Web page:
Upton Sinclair passed away 50 years ago on November 25, 1968. He was a controversial figure to say the least. He was a prolific writer who is best remembered for his classic novel The Jungle, which was published in 1904.
The publication placed him alongside the muckrakers during the Progressive Era period of the 1890s –1920s who strived to raise public awareness and anger at poverty, violence, greed, racism, class warfare, prostitution, child labor, and unsafe working conditions.
Sinclair intended The Jungle to be an exposé of the poor working conditions of industrial labor. His novel became more than that. During the seven weeks that he spent in Chicago’s meatpacking plants, he witnessed the poor working conditions of immigrant laborers. He also witnessed the unsanitary practices of slaughterhouses and meatpackers.
He exposed the unsafe labor and sanitary conditions and practices of the meatpacking industry, which caused a public uproar. Legislation was soon passed. Both the Pure Food and Drug Act became law, which required manufacturers to label the active ingredients on their products among other safety practices, and the Meat Inspection Act, which required meat products to be slaughtered and processed under sanitary conditions.
Reflecting on his success, Sinclair noted:
“I wished to frighten the country by a picture of what its industrial masters were doing to their victims; entirely by chance I had stumbled on another discovery—what they were doing to the meat-supply of the civilized world. In other words, I aimed at the public’s heart, and by accident I hit it in the stomach.”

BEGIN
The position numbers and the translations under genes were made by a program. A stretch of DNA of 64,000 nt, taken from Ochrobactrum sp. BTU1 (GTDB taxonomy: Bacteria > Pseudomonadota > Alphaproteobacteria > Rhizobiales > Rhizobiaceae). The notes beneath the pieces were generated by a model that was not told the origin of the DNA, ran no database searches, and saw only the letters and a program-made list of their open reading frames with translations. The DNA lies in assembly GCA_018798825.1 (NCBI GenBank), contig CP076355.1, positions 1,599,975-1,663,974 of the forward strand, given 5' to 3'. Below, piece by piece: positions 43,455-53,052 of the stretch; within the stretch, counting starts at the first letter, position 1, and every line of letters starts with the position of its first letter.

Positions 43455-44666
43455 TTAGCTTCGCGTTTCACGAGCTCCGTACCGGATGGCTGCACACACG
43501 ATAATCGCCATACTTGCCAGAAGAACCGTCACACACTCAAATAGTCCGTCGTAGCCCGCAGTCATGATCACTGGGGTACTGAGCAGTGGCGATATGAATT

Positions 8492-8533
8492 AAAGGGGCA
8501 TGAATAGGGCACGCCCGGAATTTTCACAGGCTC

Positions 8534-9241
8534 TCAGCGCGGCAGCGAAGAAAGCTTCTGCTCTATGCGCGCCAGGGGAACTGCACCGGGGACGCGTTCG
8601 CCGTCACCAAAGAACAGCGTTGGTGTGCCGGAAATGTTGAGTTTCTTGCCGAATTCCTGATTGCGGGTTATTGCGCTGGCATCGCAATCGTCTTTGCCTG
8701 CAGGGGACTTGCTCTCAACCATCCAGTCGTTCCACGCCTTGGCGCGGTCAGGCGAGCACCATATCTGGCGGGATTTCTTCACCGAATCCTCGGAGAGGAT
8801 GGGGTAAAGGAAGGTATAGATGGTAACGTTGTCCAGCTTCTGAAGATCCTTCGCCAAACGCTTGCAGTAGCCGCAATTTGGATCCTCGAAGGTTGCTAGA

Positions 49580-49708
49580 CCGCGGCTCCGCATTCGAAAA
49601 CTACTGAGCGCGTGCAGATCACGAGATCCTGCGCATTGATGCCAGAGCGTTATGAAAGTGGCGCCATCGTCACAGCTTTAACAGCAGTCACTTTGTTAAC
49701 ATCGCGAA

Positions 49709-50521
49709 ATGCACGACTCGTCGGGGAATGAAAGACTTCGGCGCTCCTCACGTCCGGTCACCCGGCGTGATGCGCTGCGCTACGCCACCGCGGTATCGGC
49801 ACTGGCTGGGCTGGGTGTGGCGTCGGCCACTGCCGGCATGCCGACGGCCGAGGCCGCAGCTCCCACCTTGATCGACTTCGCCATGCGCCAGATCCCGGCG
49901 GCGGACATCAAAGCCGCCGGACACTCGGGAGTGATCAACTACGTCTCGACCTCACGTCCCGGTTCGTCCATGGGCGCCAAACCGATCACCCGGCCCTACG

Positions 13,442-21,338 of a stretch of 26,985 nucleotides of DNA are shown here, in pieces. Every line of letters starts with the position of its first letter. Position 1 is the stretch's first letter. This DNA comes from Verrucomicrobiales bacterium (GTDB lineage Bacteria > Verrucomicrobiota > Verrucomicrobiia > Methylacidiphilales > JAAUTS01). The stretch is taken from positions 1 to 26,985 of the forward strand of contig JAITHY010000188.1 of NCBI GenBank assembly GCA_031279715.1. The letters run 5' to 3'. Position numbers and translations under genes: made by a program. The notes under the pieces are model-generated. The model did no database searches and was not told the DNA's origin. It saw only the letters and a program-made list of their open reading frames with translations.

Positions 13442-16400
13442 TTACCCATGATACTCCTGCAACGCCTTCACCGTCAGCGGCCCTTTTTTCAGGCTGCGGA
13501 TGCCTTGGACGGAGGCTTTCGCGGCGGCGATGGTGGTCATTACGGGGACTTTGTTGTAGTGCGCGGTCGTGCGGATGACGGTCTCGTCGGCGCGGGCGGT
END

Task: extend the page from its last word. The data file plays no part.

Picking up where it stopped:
Sinclair later became well known for his “End Poverty in California” movement, which served as the basis of his campaign for Governor of California in 1934. The plan called for a massive public works program, which was timely because of the thousands of migrants coming to California looking for work because of the Dust Bowl that eroded the soil of many parts of other western states that forced tens of thousands of poverty-stricken families to abandon their farms.
Other authors, artists, and activists along with Sinclair drew attention to the after effects of the Dust Bowl including John Steinbeck who died nearly a month after Sinclair on December 20, 1968. His novel, The Grapes of Wrath, focused on families leaving Oklahoma because of the aftermath of the Dust Bowl and coming to California to start a new life. The folk music and lyrics of Woody Guthrie and the photographs depicting the poverty conditions of migrants by Dorthea Lange also drew attention to the struggles of families coming to California as a result of escaping the aftermath of the Dust Bowl.
Sinclair was not elected California Governor. However, his End Poverty in California movement is credited with influencing President Franklin D. Roosevelt’s 1930s New Deal programs that included a series of public work programs as well as reforms in agriculture and housing.